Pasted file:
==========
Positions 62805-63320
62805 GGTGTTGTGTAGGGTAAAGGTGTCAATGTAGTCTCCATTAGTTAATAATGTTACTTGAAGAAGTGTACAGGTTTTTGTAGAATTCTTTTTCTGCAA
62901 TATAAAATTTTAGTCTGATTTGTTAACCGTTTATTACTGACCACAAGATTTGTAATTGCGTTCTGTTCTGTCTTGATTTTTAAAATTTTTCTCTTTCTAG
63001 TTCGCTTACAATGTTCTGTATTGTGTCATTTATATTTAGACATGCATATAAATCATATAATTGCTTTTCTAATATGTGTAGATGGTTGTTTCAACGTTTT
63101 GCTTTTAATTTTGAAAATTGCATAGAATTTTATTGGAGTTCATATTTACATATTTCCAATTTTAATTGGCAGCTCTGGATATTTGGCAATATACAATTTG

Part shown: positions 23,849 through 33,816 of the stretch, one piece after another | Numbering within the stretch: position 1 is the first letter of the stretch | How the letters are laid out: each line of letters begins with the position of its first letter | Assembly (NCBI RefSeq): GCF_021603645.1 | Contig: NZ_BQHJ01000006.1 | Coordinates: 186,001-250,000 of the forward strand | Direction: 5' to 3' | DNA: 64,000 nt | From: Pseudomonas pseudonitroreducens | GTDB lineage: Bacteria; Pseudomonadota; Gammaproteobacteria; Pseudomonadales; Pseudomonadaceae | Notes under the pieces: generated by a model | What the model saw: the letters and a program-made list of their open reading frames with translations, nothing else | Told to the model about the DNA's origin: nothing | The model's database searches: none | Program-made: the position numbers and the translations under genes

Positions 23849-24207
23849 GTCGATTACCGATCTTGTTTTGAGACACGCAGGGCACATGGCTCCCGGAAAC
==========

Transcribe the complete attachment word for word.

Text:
Positions 62805-63320
62805 GGTGTTGTGTAGGGTAAAGGTGTCAATGTAGTCTCCATTAGTTAATAATGTTACTTGAAGAAGTGTACAGGTTTTTGTAGAATTCTTTTTCTGCAA
62901 TATAAAATTTTAGTCTGATTTGTTAACCGTTTATTACTGACCACAAGATTTGTAATTGCGTTCTGTTCTGTCTTGATTTTTAAAATTTTTCTCTTTCTAG
63001 TTCGCTTACAATGTTCTGTATTGTGTCATTTATATTTAGACATGCATATAAATCATATAATTGCTTTTCTAATATGTGTAGATGGTTGTTTCAACGTTTT
63101 GCTTTTAATTTTGAAAATTGCATAGAATTTTATTGGAGTTCATATTTACATATTTCCAATTTTAATTGGCAGCTCTGGATATTTGGCAATATACAATTTG

Part shown: positions 23,849 through 33,816 of the stretch, one piece after another | Numbering within the stretch: position 1 is the first letter of the stretch | How the letters are laid out: each line of letters begins with the position of its first letter | Assembly (NCBI RefSeq): GCF_021603645.1 | Contig: NZ_BQHJ01000006.1 | Coordinates: 186,001-250,000 of the forward strand | Direction: 5' to 3' | DNA: 64,000 nt | From: Pseudomonas pseudonitroreducens | GTDB lineage: Bacteria; Pseudomonadota; Gammaproteobacteria; Pseudomonadales; Pseudomonadaceae | Notes under the pieces: generated by a model | What the model saw: the letters and a program-made list of their open reading frames with translations, nothing else | Told to the model about the DNA's origin: nothing | The model's database searches: none | Program-made: the position numbers and the translations under genes

Positions 23849-24207
23849 GTCGATTACCGATCTTGTTTTGAGACACGCAGGGCACATGGCTCCCGGAAAC